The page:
Remember, the key to great nutrition is variety! Although hognose snakes are amphibian specialists in the wild, you can try offering hairless mice, hairless rats, quail eggs, green anoles, and frog meat.
Where do you buy prey for snakes?
Most pet stores sell frozen mice and rats in various sizes for feeding to snakes. However, you can access a greater variety of feeders by buying from reputable prey breeders online. You may also be able to get higher-quality (healthier and more nutritious) prey from these breeders compared to what you would get from the pet store.
What do you do if a hognose snake refuses to eat?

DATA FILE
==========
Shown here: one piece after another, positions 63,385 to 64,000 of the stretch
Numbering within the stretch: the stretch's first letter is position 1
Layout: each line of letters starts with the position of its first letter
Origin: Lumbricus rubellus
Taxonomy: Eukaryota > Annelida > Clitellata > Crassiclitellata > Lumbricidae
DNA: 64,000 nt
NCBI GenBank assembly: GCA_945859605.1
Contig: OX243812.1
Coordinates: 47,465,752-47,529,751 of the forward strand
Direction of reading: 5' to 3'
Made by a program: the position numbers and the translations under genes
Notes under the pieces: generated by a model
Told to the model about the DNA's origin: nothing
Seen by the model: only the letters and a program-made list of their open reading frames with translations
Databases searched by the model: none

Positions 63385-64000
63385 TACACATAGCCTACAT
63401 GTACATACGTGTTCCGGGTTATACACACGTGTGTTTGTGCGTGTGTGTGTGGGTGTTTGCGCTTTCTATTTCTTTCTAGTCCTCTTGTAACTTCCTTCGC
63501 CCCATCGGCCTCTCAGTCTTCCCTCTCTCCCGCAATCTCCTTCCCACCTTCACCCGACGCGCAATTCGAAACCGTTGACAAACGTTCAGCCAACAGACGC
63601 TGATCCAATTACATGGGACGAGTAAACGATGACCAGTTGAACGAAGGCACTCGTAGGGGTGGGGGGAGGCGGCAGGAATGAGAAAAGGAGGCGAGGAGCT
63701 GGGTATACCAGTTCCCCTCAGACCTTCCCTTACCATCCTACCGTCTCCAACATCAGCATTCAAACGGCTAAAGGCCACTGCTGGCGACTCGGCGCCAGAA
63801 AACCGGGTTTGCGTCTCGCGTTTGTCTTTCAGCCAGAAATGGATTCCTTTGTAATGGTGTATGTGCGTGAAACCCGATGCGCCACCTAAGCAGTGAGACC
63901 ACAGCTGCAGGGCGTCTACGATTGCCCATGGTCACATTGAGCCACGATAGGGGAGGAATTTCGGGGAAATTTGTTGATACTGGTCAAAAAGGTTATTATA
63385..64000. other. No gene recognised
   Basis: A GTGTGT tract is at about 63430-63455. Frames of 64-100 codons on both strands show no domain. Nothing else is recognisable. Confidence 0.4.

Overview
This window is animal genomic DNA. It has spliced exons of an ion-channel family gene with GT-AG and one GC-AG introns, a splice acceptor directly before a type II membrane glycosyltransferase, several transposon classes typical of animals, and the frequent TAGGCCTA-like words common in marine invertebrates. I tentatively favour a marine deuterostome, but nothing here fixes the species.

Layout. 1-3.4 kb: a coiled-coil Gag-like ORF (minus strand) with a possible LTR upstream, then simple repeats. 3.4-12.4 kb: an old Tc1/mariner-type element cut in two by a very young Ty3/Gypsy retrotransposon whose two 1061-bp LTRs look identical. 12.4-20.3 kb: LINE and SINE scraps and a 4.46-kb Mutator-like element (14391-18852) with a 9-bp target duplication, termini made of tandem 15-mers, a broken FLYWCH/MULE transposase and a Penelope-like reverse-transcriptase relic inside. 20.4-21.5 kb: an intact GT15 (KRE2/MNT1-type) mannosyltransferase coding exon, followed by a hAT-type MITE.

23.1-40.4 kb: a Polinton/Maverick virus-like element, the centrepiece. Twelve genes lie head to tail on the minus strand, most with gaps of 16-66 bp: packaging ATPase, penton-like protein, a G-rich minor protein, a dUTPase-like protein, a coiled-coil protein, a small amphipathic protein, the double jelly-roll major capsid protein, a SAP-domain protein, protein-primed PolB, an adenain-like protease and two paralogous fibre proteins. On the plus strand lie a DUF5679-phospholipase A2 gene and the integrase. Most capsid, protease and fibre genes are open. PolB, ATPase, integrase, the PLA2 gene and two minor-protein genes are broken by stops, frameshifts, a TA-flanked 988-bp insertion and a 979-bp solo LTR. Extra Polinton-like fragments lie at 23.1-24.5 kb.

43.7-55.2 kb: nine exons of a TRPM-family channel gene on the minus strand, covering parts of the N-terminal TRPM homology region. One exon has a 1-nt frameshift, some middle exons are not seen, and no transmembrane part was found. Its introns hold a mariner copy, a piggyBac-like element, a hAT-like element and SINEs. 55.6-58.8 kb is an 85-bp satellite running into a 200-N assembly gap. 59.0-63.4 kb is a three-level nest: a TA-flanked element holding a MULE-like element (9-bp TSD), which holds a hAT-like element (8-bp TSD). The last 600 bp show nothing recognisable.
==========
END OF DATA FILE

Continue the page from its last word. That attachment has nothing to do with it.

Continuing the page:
Hognose snakes are known for being a bit picky, especially when they’re young. This is because their natural diet is composed mainly of amphibians and smaller reptiles, which they instinctively seek out even in captivity. You can help convince your hognose to take rodent prey by scenting it with frog or lizard scenting liquid.
Do hognose snakes need dietary supplements?
Hognose snakes can survive without vitamin or mineral supplements, but occasionally using them can help prevent nutritional deficiencies and optimize your snake’s health. We recommend Repashy Calcium Plus LoD.
How to provide drinking water for your hognose snake
Your snake should have access to clean, fresh water at all times. Provide a heavy water bowl large enough for the snake to soak its entire body as desired. Keep the water clean and scrub the bowl with a reptile-safe disinfectant weekly.
Do hognose snakes like to be handled?